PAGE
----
There are so many reasons we should maintain our health to prevent kidney disease in the first place, or maintain as much health as possible after contracting the disease. But if kidney failure progresses so far that a transplant occurs, most people would expect that the surgery solves everything. With a lower rate of organ rejection than ever before, almost all transplant recipients should finally rest easy that health problems related to diseased kidneys are over. Right?
Unfortunately, that may not be entirely true. Over time, more than half of all kidney transplant recipients develop endocrinal, or hormonal, problems. These can lead to later health issues such as diabetes, higher cholesterol levels, and even osteoporosis. Kidney patients may feel that it’s just not fair, to be at risk of something like diabetes because of failing kidneys, and then be at risk for the same thing after that problem was supposedly rectified.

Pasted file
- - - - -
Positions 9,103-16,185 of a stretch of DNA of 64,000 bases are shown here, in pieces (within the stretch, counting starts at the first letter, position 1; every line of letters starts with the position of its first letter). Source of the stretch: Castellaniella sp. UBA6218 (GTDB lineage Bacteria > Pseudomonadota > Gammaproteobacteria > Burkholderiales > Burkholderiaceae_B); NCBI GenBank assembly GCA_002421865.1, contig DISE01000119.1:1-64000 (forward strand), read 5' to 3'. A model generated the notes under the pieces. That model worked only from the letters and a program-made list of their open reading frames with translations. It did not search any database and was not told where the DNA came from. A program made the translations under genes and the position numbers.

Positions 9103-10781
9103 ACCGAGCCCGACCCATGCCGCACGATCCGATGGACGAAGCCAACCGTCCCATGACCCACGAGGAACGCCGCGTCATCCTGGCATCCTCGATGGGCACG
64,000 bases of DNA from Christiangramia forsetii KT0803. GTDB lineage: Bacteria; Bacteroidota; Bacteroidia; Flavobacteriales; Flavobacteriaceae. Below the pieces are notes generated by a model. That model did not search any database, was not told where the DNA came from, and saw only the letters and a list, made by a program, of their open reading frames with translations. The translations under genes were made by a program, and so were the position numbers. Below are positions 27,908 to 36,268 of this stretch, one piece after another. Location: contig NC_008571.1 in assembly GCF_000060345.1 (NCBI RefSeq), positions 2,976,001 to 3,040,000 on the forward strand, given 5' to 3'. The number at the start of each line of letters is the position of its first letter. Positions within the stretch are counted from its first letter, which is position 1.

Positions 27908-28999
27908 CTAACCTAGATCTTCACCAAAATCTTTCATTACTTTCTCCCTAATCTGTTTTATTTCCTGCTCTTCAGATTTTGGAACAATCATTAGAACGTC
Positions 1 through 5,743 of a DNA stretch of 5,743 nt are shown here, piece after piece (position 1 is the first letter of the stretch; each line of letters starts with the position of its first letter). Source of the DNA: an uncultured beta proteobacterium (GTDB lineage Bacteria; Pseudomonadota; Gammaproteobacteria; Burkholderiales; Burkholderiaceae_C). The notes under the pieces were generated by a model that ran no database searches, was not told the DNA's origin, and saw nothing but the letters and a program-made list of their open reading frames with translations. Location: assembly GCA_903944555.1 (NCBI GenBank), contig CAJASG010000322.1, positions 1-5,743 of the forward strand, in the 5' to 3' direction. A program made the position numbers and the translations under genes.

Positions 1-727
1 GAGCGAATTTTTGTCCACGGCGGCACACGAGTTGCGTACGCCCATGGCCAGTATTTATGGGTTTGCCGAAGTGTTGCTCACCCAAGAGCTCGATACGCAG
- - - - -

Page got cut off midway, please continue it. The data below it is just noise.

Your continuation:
The reasons for these risks stem in part from the procedures connected with the transplant itself. Immunosuppressants are given to transplant patients to help the body not reject the new organ. But these suppressants include drugs that can reduce the body’s ability to make insulin. By some accounts, as many as one-quarter of kidney transplant patients develop diabetes some time after their surgery.
Other complications may involve leptin levels. Leptins help to regulate appetite, but researchers have recognized another correlation in which they are involved. In transplant patients, when leptin levels are high, bone production appears to be reduced, meaning the possible development of osteoporosis.
Transplantation can save lives, but it’s not the ideal solution to kidney disease. The real solution should be for people to be in excellent health before any disease can develop. And if it does occur, they need to try to heal the kidneys and maintain the best health possible in the meantime.